Debra Brathwaite v First Citizens Bank (Barbados) Ltd

JudgeChristopher Blackman,Ulric Sealy,John Williams
Judgment Date30 July 2019
CourtEmployment Rights Tribunal (Barbados)
Docket NumberCase: ERT/2018/012



Christopher Blackman Esq, GCM; Q.C Chairman

Ulric Sealy, Esq, SCM Member

John Williams, Esq Member

Case: ERT/2018/012

Debra Brathwaite
First Citizens Bank (Barbados) Limited

Mr. Elsworth Young for the Claimant

Mr. Michael Koeiman, Attorney-at-Law – Clarke, Gittens, Farmer for the Respondent


. At the close of the hearing on July 30, 2019 the Tribunal held that Debra Brathwaite the claimant had been unfairly dismissed by First Citizens Bank Barbados Limited (hereinafter FCB), the respondent on February 8, 2016. We said that we would give reasons for our decision and the determination of the award at a later date. This we now do.


. The witness statement of the claimant and the evidence of the claimant given at the hearing elicited by questioning from her representative, Mr. Elsworth Young as well as the several exhibits and material provided by the respondent, are relied on for the factual matrix of this matter.


. Ms. Brathwaite was employed by the Barbados Mutual Life Assurance Society (BMLAS) on June 16, 1987 as a cashier/customer service representative. In March 1997 she was transferred to the Mutual Bank of the Caribbean, a wholly owned subsidiary of BMLAS. Mutual Bank was later purchased by Butterfield Bank, and sometime in 2001, FCB became the owner of the bank. The claimant's continuous employment was preserved throughout the foregoing transactions, and by 2001 when FCB took over, her responsibilities had changed to Foreign Business/Term Deposit Loan Clerk.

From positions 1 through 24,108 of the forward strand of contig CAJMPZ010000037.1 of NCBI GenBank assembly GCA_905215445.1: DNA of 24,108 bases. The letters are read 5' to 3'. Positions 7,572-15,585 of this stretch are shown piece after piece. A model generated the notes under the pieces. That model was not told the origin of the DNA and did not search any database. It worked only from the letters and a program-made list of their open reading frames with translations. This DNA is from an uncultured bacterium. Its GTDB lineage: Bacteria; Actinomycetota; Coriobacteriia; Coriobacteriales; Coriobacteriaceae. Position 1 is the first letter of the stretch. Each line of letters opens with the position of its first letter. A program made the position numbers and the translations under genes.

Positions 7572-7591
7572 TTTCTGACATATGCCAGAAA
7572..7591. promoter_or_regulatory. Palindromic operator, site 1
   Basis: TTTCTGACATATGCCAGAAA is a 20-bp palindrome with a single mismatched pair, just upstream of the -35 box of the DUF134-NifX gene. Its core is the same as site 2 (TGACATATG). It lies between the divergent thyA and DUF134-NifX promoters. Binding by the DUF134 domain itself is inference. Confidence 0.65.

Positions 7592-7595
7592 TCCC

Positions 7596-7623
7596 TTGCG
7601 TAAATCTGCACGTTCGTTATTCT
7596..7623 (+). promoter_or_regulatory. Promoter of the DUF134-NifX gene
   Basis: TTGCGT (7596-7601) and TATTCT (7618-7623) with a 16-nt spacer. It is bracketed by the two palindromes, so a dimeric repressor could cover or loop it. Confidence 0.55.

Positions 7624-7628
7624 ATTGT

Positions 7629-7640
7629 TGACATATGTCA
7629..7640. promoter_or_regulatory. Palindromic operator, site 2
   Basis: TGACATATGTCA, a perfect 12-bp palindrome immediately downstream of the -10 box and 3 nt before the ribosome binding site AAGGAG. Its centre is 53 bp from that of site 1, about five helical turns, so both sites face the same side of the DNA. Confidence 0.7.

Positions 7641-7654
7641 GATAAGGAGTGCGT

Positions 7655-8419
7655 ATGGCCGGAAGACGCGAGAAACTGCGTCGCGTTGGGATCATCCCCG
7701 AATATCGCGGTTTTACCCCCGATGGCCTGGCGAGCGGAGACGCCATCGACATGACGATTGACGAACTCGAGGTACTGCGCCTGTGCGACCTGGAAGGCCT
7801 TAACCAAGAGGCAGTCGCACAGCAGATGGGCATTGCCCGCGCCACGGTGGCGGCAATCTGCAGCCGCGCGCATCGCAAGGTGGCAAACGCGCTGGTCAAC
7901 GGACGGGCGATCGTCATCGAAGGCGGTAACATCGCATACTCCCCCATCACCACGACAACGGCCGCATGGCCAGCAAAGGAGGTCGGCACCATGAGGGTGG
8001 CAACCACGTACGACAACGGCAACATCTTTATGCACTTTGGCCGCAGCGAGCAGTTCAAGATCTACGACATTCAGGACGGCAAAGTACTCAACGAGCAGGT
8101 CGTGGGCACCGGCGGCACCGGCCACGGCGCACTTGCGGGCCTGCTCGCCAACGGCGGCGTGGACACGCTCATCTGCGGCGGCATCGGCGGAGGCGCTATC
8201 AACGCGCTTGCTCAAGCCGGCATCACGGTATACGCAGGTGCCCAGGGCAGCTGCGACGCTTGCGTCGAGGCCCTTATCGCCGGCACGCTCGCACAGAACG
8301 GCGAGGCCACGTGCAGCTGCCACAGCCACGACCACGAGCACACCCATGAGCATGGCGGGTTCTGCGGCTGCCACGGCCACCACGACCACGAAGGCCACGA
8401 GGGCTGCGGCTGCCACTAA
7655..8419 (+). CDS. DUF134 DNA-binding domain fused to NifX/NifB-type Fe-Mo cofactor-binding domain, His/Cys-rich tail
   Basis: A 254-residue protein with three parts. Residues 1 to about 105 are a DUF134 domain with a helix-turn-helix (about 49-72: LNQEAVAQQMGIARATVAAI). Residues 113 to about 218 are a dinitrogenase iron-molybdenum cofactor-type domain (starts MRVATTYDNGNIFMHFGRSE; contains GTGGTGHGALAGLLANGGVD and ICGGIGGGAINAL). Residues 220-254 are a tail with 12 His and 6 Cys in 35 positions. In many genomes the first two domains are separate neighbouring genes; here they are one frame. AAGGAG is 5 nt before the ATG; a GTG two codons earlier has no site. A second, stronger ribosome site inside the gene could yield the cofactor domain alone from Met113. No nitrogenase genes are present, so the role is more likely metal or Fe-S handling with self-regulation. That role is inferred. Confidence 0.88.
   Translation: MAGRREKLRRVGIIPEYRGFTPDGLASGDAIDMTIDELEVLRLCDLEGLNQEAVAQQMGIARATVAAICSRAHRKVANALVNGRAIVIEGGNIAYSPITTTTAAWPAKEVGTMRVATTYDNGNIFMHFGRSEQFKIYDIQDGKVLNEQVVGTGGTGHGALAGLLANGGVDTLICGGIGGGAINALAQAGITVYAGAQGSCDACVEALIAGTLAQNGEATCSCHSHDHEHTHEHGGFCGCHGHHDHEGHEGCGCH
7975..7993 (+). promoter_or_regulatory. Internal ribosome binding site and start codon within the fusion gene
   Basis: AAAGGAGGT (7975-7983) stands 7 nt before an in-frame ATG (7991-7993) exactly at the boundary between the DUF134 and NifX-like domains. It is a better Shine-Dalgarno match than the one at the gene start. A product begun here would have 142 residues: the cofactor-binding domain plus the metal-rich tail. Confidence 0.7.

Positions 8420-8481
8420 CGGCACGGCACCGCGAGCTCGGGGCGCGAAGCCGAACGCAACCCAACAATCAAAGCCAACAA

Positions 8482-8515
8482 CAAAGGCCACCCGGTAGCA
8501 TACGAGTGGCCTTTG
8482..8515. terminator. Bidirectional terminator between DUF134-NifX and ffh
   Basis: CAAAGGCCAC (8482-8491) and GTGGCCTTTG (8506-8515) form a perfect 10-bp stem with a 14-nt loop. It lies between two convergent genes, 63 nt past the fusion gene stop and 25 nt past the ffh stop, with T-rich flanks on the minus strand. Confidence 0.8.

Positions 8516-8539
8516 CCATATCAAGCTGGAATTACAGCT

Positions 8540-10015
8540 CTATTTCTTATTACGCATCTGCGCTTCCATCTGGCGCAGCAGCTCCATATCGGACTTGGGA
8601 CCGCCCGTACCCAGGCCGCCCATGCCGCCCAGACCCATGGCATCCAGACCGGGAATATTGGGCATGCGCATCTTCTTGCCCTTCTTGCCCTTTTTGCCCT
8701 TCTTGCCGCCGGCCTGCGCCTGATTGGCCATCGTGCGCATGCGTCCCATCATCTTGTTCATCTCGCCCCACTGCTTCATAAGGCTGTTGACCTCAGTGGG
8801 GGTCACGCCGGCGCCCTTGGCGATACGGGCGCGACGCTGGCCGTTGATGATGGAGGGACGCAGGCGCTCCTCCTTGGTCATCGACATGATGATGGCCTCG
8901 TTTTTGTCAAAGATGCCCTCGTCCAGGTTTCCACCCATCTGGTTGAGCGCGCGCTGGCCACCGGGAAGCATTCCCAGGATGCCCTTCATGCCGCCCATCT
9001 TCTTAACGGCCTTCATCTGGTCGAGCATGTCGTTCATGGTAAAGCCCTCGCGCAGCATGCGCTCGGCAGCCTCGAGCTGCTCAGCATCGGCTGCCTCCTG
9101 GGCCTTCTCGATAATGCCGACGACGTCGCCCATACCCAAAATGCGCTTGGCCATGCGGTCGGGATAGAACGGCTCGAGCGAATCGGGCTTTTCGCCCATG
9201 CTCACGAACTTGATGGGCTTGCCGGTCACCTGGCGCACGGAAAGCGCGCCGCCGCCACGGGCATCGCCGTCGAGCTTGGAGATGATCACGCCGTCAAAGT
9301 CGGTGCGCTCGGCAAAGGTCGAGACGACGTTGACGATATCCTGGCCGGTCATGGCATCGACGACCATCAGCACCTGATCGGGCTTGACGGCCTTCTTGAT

. Ms. Brathwaite maintained three accounts at FCB:

  • (i) A current account 50000770002, to which her salary was lodged.

  • (ii) A current account 50094500002 and

  • (iii) A savings account 10000199433.


. The claimant who had become a settlement officer in 2008, was requested to act as a Senior Settlement Officer in June/July 2013, and this position had an increase in salary of $457.84. Ms. Brathwaite in July 2013 set in place an automatic transfer of $500.00 from the current account 50000770002 to her savings account 10000199433 to facilitate payment of her fees at University of The West Indies, Cave Hill Campus.


. In July 2015, when the acting appointment of Senior Settlement officer came to an end, the claimant cancelled the automatic transfer of $500.00.


. On August 4, 2015 Charles Gill of the Operations Risk Department of FCB held a meeting with the claimant to enquire about the automatic transfer and as to her awareness of the bank's policy governing employees processing transactions to their own accounts. Ms. Brathwaite advised that she was not aware of the bank's policy. Mr. Gill undertook to provide a report of the meeting, but never did so.


. It is common ground that in 2013, FCB's systems were unable to detect a transaction such as that initiated by the claimant but by 2015 the system had been updated and as a result, had “caught” the cancellation.


. Following the meeting with Mr. Gill in August, 2015 a number of meetings were called by senior personnel of FCB, variously described as Investigative or Disciplinary. The first such meeting held on October 5, 2015, called an Investigative Committee focused on the circumstances around the closure of the auto transfer on the account. The persons attending that meeting, were Avril Husbands, Beverley Norville and Nicole Harris who represented the respondent and the claimant with two union representatives.


. By letter dated November 11, 2015 the claimant was requested to attend a Disciplinary Hearing on November 17, 2015 and to respond to the following charges:

  • 1. That in July 2013, while in the position of Senior Settlement Officer (ag.) you logged into Phoenix, set up and initiated automatic transfers (standing orders) for the recurring sum of BDS$500.00 from your Account# 50000770002 to your Savings Account # 10000199433.

  • 2. That on July 16, 2015 you again logged into Phoenix and cancelled said Standing Order.